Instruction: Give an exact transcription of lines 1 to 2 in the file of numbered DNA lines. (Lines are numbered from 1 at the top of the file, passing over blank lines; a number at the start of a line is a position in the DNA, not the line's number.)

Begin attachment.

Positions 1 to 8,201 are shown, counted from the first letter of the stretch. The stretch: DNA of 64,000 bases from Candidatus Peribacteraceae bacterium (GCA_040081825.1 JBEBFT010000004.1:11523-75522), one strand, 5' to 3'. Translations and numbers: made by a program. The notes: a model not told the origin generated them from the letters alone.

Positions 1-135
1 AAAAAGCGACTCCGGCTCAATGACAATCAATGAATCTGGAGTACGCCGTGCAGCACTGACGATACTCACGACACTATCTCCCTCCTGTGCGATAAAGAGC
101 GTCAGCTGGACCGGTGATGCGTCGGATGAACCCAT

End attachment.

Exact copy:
Positions 1 to 8,201 are shown, counted from the first letter of the stretch. The stretch: DNA of 64,000 bases from Candidatus Peribacteraceae bacterium (GCA_040081825.1 JBEBFT010000004.1:11523-75522), one strand, 5' to 3'. Translations and numbers: made by a program. The notes: a model not told the origin generated them from the letters alone.

Positions 1-135